Kowalski T.J.,Section of Infectious Disease | Thompson L.A.,Gundersen Medical Foundation | Gundrum J.D.,Gundersen Medical Foundation
Infection | Year: 2014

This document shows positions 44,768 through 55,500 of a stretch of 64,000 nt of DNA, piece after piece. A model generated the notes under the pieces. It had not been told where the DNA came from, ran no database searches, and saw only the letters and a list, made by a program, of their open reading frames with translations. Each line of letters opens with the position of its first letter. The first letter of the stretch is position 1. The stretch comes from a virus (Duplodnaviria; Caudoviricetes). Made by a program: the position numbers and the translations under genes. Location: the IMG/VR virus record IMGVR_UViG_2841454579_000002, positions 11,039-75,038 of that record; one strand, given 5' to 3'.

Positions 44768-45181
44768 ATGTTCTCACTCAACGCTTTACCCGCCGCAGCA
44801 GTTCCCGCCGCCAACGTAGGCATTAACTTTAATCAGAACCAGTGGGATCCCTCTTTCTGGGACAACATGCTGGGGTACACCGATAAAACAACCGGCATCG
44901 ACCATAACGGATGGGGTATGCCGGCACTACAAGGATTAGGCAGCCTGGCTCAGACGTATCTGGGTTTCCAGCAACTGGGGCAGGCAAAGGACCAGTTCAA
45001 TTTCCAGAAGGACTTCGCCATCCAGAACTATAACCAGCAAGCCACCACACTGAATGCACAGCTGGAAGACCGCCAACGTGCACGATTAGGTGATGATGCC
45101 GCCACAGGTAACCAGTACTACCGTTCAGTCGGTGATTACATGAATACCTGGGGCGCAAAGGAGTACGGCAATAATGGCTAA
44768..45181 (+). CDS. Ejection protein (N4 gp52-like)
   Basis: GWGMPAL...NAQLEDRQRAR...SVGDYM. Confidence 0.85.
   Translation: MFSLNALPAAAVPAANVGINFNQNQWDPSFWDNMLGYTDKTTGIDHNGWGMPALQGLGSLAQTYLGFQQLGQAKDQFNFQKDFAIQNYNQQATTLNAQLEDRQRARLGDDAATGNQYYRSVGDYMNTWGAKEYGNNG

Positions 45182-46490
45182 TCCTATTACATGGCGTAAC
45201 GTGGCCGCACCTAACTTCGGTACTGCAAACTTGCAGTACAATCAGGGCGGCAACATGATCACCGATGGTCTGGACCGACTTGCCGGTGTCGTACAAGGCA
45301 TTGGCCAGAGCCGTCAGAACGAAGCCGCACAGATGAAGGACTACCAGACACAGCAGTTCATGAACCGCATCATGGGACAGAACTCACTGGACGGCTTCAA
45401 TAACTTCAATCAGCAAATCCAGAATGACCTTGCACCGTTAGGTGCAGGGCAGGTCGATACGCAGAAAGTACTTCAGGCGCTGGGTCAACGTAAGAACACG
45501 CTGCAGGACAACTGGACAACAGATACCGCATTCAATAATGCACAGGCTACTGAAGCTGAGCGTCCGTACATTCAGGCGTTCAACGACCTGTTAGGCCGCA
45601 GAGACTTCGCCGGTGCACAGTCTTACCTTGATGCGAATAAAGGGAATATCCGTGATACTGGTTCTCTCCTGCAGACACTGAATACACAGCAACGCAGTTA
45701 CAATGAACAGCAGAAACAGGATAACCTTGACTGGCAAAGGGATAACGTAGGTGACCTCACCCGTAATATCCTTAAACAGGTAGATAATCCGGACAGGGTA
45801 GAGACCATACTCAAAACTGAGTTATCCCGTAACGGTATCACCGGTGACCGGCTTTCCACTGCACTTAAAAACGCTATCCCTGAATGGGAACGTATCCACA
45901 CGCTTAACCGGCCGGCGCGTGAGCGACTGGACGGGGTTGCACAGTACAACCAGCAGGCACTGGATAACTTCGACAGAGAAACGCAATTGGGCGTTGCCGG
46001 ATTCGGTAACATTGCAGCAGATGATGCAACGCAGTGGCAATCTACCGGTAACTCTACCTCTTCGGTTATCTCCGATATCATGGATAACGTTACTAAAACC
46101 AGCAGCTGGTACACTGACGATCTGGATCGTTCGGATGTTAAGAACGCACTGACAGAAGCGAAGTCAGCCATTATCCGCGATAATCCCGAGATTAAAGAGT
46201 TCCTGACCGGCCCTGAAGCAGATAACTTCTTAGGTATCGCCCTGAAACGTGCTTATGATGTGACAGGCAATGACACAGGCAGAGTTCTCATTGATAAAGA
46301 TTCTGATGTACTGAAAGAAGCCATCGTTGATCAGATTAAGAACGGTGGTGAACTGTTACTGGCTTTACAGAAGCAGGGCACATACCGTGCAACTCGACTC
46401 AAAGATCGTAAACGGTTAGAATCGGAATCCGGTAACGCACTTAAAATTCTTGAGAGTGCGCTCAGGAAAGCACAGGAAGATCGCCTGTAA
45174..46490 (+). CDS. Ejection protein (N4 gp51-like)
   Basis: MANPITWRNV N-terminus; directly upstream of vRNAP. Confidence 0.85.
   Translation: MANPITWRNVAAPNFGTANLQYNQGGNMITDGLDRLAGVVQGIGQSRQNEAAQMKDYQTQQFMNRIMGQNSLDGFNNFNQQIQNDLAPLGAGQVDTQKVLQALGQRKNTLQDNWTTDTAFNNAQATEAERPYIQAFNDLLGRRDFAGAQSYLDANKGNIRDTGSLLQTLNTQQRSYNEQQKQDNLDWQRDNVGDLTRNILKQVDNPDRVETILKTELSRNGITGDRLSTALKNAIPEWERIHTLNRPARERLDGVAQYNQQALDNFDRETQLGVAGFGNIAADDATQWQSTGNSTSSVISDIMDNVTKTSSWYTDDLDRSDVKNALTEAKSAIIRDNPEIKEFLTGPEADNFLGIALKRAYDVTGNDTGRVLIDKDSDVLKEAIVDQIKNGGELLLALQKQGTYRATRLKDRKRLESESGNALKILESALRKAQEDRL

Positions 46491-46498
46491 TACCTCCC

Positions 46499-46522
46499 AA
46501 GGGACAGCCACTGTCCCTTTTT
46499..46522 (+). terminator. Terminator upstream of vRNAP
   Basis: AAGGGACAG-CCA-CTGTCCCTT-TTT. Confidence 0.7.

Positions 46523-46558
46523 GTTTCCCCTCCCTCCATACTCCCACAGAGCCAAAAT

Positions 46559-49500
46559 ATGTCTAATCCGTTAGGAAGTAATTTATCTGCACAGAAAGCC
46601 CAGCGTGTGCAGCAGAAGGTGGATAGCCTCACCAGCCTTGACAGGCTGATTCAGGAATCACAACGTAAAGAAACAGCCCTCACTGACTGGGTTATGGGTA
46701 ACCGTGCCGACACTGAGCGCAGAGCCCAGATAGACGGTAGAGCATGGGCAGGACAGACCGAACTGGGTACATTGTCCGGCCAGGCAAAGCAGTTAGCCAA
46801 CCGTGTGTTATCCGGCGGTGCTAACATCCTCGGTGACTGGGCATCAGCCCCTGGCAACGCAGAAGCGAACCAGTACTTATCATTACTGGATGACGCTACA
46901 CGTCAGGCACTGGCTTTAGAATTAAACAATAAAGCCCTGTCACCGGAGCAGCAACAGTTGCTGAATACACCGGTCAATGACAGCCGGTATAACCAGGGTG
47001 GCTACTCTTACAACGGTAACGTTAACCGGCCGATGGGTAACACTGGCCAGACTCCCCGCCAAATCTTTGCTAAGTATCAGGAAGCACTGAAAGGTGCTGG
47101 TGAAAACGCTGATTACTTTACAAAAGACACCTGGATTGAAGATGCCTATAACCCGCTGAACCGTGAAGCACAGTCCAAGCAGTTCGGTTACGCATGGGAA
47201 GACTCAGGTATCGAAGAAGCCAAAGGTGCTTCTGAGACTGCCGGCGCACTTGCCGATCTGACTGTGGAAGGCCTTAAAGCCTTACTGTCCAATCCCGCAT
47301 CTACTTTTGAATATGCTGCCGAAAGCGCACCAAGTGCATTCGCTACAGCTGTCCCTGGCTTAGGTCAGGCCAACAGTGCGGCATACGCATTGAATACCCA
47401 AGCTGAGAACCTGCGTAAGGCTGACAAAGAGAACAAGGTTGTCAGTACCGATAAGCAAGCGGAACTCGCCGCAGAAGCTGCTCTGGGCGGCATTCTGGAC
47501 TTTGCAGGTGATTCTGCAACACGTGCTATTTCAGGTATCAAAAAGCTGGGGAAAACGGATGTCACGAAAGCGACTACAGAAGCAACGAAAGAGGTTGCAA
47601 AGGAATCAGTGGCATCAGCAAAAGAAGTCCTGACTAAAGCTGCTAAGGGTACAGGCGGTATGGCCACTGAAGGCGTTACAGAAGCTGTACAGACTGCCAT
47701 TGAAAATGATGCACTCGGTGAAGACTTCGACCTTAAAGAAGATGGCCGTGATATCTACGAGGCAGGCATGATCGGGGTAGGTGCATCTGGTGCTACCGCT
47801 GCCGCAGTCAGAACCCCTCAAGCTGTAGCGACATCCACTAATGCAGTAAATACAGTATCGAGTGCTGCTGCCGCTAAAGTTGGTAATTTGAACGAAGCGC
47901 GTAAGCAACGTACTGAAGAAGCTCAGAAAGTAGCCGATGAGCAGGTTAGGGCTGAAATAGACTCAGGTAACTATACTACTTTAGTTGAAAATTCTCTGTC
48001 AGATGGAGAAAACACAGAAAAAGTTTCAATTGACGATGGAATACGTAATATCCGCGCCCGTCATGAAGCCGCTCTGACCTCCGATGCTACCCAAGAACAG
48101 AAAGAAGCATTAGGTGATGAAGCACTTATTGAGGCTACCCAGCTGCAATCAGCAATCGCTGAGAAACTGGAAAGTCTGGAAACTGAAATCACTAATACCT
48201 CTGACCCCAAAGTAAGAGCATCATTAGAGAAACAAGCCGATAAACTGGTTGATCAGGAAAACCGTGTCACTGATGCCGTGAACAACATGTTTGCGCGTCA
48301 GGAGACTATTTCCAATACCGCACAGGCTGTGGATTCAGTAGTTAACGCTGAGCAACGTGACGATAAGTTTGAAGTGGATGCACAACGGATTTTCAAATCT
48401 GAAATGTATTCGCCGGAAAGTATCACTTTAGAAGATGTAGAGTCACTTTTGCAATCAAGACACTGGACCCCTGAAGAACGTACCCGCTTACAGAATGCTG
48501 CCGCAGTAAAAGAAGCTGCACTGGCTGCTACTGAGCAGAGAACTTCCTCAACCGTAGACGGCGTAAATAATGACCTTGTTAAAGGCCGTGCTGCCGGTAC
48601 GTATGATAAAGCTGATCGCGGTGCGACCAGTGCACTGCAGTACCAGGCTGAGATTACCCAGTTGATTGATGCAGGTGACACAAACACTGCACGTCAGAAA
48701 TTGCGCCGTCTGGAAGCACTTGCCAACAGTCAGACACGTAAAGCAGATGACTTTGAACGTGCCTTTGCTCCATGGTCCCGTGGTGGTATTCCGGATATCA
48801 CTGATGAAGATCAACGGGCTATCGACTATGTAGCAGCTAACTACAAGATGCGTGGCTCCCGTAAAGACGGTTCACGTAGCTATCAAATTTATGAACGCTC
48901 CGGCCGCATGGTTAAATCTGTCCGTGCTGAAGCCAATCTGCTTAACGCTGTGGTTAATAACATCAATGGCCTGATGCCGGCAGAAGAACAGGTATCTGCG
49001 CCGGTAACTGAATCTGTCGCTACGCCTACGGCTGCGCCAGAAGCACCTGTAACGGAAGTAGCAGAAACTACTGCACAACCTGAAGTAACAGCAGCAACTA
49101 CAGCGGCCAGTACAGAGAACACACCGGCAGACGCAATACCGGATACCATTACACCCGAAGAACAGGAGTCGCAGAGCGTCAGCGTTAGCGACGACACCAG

Purpose: The optimal antimicrobial treatment for patients with hand or wrist septic arthritis is unknown. We report the treatment outcomes in patients with these infections. Methods: The medical records of 40 consecutive adult patients with hand or wrist septic arthritis treated at our institution from 2000 to 2008 were retrospectively reviewed. The primary outcome measure was treatment failure (histopathologic or microbiologic evidence of relapsed infection from the same joint or a contiguous anatomic area). Results: Involved joints were the wrist (n = 10, 25 %), metacarpal-phalangeal (n = 11, 27.5 %), proximal interphalangeal (n = 8, 20 %), distal interphalangeal (n = 10, 25 %), and thumb interphalangeal (n = 1, 2.5 %). Methicillin-sensitive (n = 15, 45 %) and -resistant (n = 7, 17.5 %) Staphylococcus aureus were the most common pathogens. Surgical therapies included open arthrotomy with debridement (n = 33, 82.5 %), arthroscopic debridement (n = 2, 5 %), and aspiration alone (n = 5, 12.5 %). Most patients (23/40, 58 %) received less than 1 week of parenteral antimicrobial therapy. Only two patients developed definite antimicrobial treatment failure, one of whom had an atypical mycobacterium infection. Patients with subacute to chronic infections were at high risk for finger amputation. Conclusions: When combined with surgical debridement, relatively short courses of parenteral antimicrobial treatment (<1 week) supplemented with oral therapy for an additional 2-3 weeks is usually sufficient antimicrobial therapy for hand or wrist septic arthritis. © 2013 Springer-Verlag. Source